# Toy DC Motor (Size 130)

fleeting

Toy DC Motor [2021-01-31 Sun 10:53]

Motor Specifications

• Standard 130 Type DC motor
• Operating Voltage: 4.5V to 9V
• Recommended/Rated Voltage: 6V
• Current at No load: 70mA (max)
• Motor Size: 27.5mm x 20mm x 15mm
• Weight: 17 grams

Current is like Juice, it depends on our capacity how much can we drink it without getting our stomach burst, similarly its CIRCUIT’S CAPACITY how much current can it bear without getting circuit’s components burst due to heat.

if we are using a 9 V, 1000 mAh battery; it will provide 9 Volts all the way but current again depends upon the circuit. If our circuit. is demanding 1A or 1000mA, Battery will last for an hour, and if it is demanding 500mA the battery will last for 2 hours

high torque to start i.e., due to larger load, thus they will need a higher current to start.

current is required to overcome current generated by back EMF and that is why we need a starter for a DC motor

textbooks don’t provide a simple and practical method.

cap’s store charge when the voltage is turned on and will get charged and thus by connecting it across the terminals or in parallel with the motor, it will increase the voltage slowly to the maximum value

To control speed or RPM of a DC motor we can limit the input power to the motor. But as the current depends on the circuit, we will harshly be able to control it without disturbing the circuit.

only option we are left with is Voltage control and for constant voltage we can only limit the voltage by various voltage regulators like if we want to run a motor at 5 volts we can use IC LM7805 for limiting the input voltage(works up to 35 volts), or we can reduce the RPM by introducing a gear box at the shaft.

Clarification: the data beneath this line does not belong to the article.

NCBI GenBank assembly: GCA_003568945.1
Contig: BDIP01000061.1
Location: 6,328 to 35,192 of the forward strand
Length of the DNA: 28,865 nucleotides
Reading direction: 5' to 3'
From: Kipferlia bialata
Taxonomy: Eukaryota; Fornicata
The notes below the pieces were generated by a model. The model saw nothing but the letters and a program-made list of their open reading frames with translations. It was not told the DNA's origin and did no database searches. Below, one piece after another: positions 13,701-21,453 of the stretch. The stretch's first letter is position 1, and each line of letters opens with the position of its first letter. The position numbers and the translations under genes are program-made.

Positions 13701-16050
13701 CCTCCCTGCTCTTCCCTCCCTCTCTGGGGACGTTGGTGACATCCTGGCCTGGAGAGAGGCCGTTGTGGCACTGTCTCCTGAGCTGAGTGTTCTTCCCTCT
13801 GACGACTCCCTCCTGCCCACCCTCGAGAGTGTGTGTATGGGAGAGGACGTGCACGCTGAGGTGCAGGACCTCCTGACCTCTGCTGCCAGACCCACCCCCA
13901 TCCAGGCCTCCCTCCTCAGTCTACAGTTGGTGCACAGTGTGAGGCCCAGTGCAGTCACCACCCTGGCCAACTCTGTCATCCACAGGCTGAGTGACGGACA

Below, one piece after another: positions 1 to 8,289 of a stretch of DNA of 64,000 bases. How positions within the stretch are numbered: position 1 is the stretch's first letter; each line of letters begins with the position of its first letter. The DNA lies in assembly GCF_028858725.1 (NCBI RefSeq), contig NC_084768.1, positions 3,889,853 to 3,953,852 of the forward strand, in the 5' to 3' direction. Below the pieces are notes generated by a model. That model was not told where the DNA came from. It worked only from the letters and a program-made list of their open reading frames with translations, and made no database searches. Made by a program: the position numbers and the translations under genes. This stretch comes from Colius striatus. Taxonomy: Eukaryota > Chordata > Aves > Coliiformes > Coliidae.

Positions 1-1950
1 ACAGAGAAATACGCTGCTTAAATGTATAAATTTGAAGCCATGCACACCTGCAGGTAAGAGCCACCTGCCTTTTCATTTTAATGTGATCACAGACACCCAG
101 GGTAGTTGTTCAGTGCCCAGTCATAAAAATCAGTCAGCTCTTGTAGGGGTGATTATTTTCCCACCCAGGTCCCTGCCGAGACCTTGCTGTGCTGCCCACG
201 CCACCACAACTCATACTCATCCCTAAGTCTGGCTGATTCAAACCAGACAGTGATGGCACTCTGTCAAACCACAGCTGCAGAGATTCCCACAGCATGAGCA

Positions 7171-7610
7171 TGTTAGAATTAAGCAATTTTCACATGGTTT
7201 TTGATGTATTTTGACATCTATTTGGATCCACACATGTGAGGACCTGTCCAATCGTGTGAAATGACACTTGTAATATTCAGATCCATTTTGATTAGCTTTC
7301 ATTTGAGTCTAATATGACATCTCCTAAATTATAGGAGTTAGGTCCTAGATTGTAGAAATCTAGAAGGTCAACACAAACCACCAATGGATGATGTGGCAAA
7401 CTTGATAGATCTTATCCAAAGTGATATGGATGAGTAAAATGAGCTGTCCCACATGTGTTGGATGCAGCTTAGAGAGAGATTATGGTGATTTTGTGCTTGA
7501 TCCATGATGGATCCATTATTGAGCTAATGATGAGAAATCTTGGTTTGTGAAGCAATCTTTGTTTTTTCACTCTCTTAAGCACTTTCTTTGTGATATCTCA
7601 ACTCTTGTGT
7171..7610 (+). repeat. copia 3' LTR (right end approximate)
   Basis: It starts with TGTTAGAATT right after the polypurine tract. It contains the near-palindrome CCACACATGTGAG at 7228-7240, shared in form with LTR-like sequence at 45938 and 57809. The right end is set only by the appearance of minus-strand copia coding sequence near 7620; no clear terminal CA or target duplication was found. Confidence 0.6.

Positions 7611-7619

simple model for a DC motor is V=R∗i+eV=R∗i+eV= R*i + e, where VVV is the terminal voltage, RRR is the motor resistance, and eee is the back-emf voltage

best way to measure resistance is to take several measurements and average.

lock the rotor and then apply a small current to the terminals.

Measure voltage and current and calculate R = V/I

. Repeat several times and average

rotor.

eee can be determined from e=Kb∗ωe=Kb∗ωe = K_b* ω, where KbKbK_b is the back-emf constant (units of V/(rad/sec) or V/RPM) and ωωω is the speed in the same units as KbKbK_b.

You’ve already found KbKbK_b. It is just 16V570RPM=28.07VkRPM=0.268Vrad/sec16V570RPM=28.07VkRPM=0.268Vrad/sec\frac{16 V}{570 RPM} = 28.07 \frac{V}{kRPM} = 0.268 \frac{V}{rad/sec}. As somebody else mentioned, the torque constant of a motor is equivalent to the back-emf constant, so Kt=0.268NmAKt=0.268NmAK_t = 0.268 \frac{Nm}{A}.

motor needs a little bit of energy to start the rotation of its metal shaft.

capacitor is used to supply this initial push to the motor.

Multiply 0.5 times the square of the voltage. Call this result “x.”. Continuing the example, you have 0.5 times 11.5 volts times 11.5 volts, or 66.1 square volts for “x”.

Divide the start-up energy requirement, in joules, of the motor by “x” to arrive at the capacitor size needed in farads. The start-up energy of the motor is found either in its documentation or written on the motor itself. Assuming a start-up energy of 0.00033 joules, you obtain 0.33 divided by 66.1 which equals 5.0 times 10^-6 farads. The symbol “^-” denotes a negative exponent.

Technical Details

• Operating Temperature: -10°C ~ +60°C
• Rated Voltage: 6.0VDC